Diamonds, gold, bauxite, iron ore, rutile, etc, are all wasting mineral resources that have benefitted very little African countries endowed with them. Overexploited, their supply will one day dry up. But the country’s vast marine resources which can be replenished and are renewable when carefully controlled, managed and harvested do not have the same fate.
Fisheries stocks in West Africa remain uncontrolled to the detriment of the people and state earnings. Studies over the decades show that coastline countries like Sierra Leone with extensive fishing grounds can actually earn more local and foreign cash from proper utilization of their sea resources.
Disappointingly, in its most recent report presented on March 13, 2017 after ten days of research on fishing practices along the West African coast to the Mauritania Ministers of Fisheries and Maritime Economy; Environment and Sustainable Development; and Equipment and Transport, Greenpeace notes that West African countries are still lax in exercising proper control and management of this valuable economic resource.
After witnessing several control irregularities, the Greenpeace report in its findings calls for a powerful and effective regional fisheries management body in the region. Greenpeace Project Leader, Pavel Klinckhamer who was onboard the Esperanza said, “The Wild West situation in West African waters is alarming and reconfirms the need for urgent action”.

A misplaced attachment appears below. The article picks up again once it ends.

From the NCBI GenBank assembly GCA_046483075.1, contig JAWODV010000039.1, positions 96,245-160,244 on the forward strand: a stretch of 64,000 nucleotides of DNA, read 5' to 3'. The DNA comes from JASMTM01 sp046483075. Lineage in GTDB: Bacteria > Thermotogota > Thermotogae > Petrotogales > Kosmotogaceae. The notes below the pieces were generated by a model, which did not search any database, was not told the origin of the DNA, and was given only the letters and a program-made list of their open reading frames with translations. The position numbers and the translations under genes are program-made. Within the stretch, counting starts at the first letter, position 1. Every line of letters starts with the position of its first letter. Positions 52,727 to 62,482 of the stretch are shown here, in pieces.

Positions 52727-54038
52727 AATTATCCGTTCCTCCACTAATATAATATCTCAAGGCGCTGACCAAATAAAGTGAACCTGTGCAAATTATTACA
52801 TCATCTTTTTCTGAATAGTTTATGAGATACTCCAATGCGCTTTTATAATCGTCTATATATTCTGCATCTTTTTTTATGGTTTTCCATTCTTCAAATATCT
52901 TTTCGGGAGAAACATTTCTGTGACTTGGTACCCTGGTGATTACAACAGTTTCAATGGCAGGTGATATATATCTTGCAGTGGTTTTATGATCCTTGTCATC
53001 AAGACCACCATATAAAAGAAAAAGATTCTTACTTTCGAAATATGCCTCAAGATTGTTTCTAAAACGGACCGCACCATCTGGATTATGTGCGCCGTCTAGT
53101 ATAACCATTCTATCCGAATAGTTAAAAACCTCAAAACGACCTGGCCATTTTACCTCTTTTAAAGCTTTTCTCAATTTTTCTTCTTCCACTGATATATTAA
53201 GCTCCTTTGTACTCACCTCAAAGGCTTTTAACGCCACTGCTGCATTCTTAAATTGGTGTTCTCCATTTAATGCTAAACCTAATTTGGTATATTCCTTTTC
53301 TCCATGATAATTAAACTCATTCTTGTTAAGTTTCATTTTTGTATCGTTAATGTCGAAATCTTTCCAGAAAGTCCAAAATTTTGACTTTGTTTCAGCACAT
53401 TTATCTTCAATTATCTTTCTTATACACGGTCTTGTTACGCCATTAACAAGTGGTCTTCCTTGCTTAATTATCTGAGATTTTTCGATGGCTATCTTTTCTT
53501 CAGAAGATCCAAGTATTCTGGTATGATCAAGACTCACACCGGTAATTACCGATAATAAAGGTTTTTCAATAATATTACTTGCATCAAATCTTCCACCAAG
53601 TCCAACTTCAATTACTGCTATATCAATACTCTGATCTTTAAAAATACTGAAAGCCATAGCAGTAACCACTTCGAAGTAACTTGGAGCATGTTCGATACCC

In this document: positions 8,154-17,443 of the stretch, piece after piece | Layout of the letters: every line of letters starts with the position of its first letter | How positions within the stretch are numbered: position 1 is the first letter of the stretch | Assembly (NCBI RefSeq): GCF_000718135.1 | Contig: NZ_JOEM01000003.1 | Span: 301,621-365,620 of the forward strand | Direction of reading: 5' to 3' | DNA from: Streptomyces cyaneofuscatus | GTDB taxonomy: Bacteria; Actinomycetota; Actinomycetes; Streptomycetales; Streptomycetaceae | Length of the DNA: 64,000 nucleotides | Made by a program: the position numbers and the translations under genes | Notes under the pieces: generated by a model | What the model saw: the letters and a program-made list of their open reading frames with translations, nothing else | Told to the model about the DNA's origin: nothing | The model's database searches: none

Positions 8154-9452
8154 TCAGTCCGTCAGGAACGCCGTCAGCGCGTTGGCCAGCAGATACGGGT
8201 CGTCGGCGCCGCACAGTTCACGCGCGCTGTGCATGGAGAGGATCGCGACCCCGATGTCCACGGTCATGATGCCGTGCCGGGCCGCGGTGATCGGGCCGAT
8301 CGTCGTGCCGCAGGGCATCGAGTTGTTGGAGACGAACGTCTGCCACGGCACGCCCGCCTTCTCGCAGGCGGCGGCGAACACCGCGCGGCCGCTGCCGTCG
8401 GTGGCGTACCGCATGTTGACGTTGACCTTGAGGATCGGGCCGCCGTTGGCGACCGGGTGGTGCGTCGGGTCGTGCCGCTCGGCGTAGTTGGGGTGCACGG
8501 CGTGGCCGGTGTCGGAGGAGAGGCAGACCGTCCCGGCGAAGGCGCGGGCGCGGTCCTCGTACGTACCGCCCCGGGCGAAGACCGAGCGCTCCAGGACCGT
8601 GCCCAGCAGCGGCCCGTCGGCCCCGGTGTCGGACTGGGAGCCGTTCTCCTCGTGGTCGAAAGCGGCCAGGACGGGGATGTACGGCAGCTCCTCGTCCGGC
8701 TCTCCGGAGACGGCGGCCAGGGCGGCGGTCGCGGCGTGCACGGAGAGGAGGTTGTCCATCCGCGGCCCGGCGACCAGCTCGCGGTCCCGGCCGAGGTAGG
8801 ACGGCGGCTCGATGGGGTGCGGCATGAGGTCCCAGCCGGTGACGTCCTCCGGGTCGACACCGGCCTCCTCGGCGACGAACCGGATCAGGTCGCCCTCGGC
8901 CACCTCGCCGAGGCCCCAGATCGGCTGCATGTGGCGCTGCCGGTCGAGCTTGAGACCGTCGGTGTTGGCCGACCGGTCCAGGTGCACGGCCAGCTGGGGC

According to him, “From what they saw at sea, fishing capacity is still a big issue, and there is a huge lack of knowledge about how much fish is available. The only way to stop this ruthless over-exploitation is for the governments to take the responsibility and start cooperating around managing their resources wisely.”
FAO earmarked the West African waters six years ago as having the highest rate of overfishing. More than half of the fish stocks in the region FAO said are being over-exploited, warning that if this is allowed to continue, food security for millions of African people is at stake.
The fisheries problem is not only limited to huge loss of income by the people and governments, it extends to endangering of many coastal livelihoods threatened by the operations of large foreign owned trawlers that do not report and land their catches.
Greenpeace recommends that to stop this overexploitation, West African governments must agree on enforcing binding rules, including an equitable and sustainable allocation of access to fish stocks that takes into account the interest of local communities and the environment.
Also, West African governments must ensure that rules are obeyed by all operators. That is the only way to really make sure that fish are caught sustainably with no harm done to the marine environment.